While in his frantic “grabbing” Bergman was able to shade these early films with at least some nuance via the influence of Marcel Carné’s poetic realism, he went on to view this era as one of helplessness in which he was “a technical half-wit.” With perhaps a bit too much venom, he viewed Crisis (in which a small-town girl tries city life only to return to her rural roots after fleeing urban corruption) as a first film that’s “lousy, through and through,” about which “nothing’s good.” He dubbed his third film, 1947’s powerful but dour family psychodrama A Ship to India, a “major failure.” His fourth effort (and first mainstream success), Music in Darkness, was “a silly little film” and “product.” His writing contribution to his fifth, the neo-realist Port of Call, was “a miserable piece of work.”

However, amidst the turmoil of Bergman’s painful cinematic evolution, there was a brief but foundational moment in which the director, the material, the selected genre, and the nascent ideas that would become recurrent elements in his work—romance disintegrating from pressures both within and without, alienation and loneliness, redemption through love—all merged during the summer of 1946, and resulted in Bergman’s first great film, one that offered a promise of the ceaselessly inquisitive, difficult, funny, and powerful filmography to come.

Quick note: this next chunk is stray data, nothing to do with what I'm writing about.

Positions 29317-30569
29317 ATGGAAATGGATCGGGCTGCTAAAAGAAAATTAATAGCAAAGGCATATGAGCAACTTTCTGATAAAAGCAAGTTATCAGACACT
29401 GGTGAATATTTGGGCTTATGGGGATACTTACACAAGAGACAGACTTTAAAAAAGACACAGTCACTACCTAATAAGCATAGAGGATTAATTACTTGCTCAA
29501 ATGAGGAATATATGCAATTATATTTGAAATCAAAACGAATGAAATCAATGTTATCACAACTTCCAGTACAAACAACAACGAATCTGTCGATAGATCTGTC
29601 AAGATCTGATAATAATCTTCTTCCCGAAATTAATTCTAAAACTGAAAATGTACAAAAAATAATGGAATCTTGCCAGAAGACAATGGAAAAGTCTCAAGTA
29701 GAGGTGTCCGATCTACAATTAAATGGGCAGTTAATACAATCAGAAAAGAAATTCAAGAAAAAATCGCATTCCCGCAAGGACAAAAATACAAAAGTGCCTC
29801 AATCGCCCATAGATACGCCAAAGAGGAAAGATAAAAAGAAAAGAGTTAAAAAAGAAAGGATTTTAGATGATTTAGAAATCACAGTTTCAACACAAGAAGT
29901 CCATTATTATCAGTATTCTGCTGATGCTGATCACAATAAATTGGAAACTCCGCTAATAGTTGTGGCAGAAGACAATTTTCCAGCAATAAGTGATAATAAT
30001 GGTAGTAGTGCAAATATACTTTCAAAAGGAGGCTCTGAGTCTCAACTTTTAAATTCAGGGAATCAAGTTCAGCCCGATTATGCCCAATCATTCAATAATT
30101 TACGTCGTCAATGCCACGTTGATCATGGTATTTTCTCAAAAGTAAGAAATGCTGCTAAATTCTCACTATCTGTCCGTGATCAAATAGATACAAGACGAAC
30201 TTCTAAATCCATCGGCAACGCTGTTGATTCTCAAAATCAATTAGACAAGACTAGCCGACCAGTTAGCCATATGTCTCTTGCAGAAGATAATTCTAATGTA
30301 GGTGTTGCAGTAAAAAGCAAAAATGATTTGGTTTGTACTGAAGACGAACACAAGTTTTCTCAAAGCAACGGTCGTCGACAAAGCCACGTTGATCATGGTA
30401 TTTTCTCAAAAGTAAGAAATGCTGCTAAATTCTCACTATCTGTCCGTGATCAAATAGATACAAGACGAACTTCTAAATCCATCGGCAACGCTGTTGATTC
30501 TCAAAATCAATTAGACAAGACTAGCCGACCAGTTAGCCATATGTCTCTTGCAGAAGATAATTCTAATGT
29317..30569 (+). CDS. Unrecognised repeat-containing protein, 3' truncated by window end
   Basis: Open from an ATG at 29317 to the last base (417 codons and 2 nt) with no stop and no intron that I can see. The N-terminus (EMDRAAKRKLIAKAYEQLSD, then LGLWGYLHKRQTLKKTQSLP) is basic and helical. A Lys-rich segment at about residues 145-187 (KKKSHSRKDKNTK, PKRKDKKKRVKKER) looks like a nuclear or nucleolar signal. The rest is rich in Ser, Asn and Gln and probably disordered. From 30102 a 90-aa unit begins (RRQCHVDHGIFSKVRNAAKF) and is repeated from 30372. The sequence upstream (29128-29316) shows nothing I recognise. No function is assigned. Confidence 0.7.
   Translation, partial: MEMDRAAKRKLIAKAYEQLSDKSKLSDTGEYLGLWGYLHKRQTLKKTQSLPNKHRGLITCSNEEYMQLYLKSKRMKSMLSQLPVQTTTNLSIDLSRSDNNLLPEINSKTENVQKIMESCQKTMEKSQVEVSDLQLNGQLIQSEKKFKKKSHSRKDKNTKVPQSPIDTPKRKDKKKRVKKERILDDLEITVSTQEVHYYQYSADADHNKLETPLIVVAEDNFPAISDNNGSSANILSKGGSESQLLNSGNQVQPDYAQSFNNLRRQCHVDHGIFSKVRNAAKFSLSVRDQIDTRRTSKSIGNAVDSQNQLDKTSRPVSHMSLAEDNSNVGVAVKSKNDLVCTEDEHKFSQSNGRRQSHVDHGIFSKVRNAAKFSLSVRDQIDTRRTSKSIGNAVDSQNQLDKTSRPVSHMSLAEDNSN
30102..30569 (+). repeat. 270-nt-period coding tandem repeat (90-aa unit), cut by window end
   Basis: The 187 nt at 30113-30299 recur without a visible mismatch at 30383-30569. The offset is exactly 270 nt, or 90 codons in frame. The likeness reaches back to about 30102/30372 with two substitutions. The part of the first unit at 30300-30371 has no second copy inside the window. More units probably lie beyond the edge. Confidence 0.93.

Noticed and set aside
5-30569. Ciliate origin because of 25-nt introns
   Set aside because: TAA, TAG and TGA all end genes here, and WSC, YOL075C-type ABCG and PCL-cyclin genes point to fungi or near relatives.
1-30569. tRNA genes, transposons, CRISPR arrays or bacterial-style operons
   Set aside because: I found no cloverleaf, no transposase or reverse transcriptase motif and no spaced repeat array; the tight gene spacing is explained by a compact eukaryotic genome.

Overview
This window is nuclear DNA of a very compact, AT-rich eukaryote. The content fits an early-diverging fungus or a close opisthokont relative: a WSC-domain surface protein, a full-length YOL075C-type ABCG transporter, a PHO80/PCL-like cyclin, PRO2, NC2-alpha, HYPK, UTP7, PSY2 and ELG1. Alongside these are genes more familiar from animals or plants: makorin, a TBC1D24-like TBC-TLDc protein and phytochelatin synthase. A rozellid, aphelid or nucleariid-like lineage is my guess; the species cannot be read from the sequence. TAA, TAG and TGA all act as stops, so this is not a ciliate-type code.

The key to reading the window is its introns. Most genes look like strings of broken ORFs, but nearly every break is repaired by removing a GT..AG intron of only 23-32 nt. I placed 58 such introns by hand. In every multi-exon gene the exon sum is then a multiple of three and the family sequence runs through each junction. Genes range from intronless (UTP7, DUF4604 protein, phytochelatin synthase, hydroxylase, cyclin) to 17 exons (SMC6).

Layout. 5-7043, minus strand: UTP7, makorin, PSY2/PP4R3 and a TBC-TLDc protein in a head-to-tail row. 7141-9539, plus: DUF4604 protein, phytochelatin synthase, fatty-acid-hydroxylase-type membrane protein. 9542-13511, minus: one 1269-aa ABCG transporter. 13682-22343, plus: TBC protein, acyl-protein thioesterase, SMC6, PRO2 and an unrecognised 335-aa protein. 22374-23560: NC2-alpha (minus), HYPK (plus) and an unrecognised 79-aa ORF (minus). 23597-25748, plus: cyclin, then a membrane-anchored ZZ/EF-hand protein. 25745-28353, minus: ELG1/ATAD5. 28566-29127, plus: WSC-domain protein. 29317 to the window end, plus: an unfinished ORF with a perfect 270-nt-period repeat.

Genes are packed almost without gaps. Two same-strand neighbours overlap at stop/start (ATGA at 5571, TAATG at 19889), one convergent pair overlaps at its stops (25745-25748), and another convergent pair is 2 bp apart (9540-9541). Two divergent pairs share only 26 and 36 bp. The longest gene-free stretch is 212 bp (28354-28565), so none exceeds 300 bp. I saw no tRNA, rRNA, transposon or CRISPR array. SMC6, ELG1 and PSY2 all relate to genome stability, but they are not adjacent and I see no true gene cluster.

~ ~ ~

A man in a cheap suit and fedora drinks from a birdbath fountain at night, surrounded by shadow and void. Out of the darkness comes a rush of bodies running to catch a departing train. They whip and pummel the man, pinballing him from person to person, knocking him to the ground and spilling his sole possession—a bag of apples—outward like a billiards break. One of the runners is a woman, who trips over the struggling man, knocking him back down as she hurtles past. The man recovers two of his apples and watches as she misses the howling train. As we first meet them—and they meet each other—David and Maggi have been left behind by city life; the train has literally passed them by.